Romania is also great to visit if you are backpacking through Europe. With so many low cost accommodations and restaurants, you’ll not have to dig deep into your pockets in this country.
Delicious food and historic restaurants
Tasty food has always been a part of the Romanian culture. Almost anywhere you eat the food is delicious. Romanian cuisine has some Hungarian, Germanic and Turkish influences but still maintains its identifiable character.
An example would be the classic sour soup (“ciorba“) made with “borş” (a sour liquid made from wheat and cornflower) and fried mutton pastrami with polenta. So if you visit Romania, be prepared to return with a few extra pounds.
But besides tasty food, Romania is home to some very old, traditional restaurants with beautifully detailed interiors, painted ceilings and ornate woodwork. Some of the most famous ones, like Caru’ cu Bere, Hanu’ Berarilor, Hanu’ lui Manuc, Crama Domneasca, or Casa Doina are located in the old town.
There are also several great vegan restaurants in Bucharest for those interested in eating vegetarian food.
Beautiful cities, Medieval towns and old authentic villages
Romania is home to many great cities. While they don’t hold the glam of their counterparts in Western Europe, they are equally interesting and fun to visit. There are also many beautifully preserved medieval towns, like Brasov, Sighisoara, Sibiu, Cluj, or Alba Iulia whose citadels make you feel like you’ve stepped back in time.
Throughout Transylvania there are villages that remained almost unaffected by modern civilization, still looking like they did three centuries ago. Like for instance the village of Viseul de Sus, where you can ride the Mocanita, one of those nostalgic steam engine locomotives.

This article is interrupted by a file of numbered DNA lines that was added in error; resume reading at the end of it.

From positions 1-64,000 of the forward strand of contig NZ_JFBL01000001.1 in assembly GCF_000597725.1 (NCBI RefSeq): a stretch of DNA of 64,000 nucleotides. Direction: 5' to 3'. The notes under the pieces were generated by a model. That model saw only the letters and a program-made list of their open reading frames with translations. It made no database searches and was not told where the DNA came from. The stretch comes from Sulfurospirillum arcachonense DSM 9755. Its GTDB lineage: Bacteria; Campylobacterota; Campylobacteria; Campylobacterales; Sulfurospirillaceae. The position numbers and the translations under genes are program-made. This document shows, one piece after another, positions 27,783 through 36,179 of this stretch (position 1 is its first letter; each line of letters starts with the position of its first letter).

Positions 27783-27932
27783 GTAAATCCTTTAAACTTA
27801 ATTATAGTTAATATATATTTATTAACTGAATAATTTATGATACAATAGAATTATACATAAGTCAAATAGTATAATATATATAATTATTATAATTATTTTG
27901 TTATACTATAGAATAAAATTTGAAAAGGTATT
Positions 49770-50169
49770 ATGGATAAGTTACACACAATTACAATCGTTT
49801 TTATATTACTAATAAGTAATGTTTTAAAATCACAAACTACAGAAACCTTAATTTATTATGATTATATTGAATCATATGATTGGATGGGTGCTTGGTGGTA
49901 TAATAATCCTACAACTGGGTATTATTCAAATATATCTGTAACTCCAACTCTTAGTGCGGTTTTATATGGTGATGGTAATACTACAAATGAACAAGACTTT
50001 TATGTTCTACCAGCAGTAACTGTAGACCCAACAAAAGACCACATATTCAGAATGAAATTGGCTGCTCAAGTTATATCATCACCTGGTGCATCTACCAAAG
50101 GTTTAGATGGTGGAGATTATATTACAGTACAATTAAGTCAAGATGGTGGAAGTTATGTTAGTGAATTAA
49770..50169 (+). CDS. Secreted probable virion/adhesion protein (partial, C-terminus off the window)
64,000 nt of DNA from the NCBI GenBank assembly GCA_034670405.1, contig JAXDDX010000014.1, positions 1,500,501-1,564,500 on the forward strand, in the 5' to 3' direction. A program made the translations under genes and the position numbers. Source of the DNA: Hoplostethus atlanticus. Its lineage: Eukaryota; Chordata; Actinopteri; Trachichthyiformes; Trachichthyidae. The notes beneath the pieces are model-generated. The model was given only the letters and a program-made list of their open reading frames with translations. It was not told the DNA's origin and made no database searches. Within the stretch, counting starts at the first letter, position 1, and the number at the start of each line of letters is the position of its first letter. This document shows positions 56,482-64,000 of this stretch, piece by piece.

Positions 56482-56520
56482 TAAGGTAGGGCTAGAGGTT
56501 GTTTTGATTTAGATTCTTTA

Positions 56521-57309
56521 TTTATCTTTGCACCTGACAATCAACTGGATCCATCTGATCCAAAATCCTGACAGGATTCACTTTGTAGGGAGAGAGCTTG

The Danube Delta
The Danube Delta is formed by the river Danube flowing into the Black Sea. There are many beautiful sites in Romania that are worth visiting, but if you are a bird-watcher and pure nature lover you shouldn’t miss this one . It is largest and the best preserved delta in Europe, with over 300 species of birds living in its lakes and marshes. The Danube Delta is a protected habitat and was declared a biosphere reserve.
The Painted Monasteries of Bucovina
Among the most picturesque treasures of Romania is a group of 8 Painted Monasteries located in the northeastern part of Romania, in Bucovina. The churches date back to medieval times (15th to 16th century). In most cases they have been founded as burial places for the noble families in the area.
These churches are extremely well preserved and absolutely unique. There is no other place in the world where you can find such a group, with such high quality interior and exterior frescoes. The frescoes represent biblical scenes from the Old and New Testament.
The painters (most of them unknown) gave the biblical scenes their own interpretation, using colors like the famous Voronet blue, the red of Humor, the yellow of Moldovita and the green of Arbore.
The wall paintings, inspired by the Byzantine art and completely covering the churches’ façades, are of inestimable artistic value. In 1993 the Painted Monasteries of Bucovina have been declared a World Heritage site.
In the end, no matter how beautiful a country is, it is its people that will make the difference. Romanians are known for their friendliness and hospitality. The best part is that almost everywhere you go you’ll find someone who speaks English, especially the young generation.
And even if they don’t, they will do their best to accommodate you or point you in the right direction. In fact they may even offer to accompany you to where you need to get if that’s not very far.